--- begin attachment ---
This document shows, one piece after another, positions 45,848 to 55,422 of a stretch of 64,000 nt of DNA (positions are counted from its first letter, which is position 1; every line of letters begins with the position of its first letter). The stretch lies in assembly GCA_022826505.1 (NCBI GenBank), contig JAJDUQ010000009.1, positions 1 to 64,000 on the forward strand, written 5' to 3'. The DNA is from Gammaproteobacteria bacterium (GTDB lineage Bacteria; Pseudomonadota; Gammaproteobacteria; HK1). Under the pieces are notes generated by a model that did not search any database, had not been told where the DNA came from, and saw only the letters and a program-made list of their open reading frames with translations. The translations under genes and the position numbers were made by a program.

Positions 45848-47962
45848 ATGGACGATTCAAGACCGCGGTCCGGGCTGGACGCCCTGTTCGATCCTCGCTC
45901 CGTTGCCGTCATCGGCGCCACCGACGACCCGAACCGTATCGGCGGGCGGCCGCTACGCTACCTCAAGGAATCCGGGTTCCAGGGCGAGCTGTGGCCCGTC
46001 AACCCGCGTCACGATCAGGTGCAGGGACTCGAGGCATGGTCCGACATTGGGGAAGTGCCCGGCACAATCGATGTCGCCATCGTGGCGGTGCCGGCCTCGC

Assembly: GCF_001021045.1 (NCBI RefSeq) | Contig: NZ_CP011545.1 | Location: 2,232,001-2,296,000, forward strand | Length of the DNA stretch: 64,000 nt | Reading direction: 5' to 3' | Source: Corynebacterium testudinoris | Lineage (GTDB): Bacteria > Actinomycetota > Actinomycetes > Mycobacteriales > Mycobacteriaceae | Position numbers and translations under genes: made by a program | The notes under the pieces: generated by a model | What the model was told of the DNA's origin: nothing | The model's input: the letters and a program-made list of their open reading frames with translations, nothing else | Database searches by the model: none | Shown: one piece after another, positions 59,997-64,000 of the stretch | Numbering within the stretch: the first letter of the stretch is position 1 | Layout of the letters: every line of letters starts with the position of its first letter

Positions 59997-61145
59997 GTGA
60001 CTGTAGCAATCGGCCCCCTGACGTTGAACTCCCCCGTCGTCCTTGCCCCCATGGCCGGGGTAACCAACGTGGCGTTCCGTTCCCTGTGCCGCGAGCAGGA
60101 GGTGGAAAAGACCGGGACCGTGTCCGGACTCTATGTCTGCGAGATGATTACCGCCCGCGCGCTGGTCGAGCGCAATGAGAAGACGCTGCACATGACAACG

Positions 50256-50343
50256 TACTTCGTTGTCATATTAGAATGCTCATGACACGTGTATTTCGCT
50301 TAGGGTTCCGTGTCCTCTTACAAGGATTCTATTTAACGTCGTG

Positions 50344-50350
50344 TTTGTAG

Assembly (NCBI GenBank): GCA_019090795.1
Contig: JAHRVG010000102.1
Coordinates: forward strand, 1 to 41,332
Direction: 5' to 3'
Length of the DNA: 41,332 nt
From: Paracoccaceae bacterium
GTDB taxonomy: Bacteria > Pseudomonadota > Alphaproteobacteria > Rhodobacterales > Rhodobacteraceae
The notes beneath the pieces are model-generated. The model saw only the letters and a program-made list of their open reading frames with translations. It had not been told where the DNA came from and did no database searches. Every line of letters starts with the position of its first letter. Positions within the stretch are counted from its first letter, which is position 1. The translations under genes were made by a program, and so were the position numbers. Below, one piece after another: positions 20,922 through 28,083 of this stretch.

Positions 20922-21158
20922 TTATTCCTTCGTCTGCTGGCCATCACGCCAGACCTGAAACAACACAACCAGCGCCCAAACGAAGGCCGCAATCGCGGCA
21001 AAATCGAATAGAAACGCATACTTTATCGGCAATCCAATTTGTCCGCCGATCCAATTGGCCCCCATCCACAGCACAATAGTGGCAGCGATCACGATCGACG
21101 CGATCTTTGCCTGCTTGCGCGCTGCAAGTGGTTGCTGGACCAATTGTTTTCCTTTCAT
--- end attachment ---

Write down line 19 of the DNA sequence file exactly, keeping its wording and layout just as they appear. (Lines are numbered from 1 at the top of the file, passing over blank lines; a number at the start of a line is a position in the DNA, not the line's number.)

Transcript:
Direction: 5' to 3'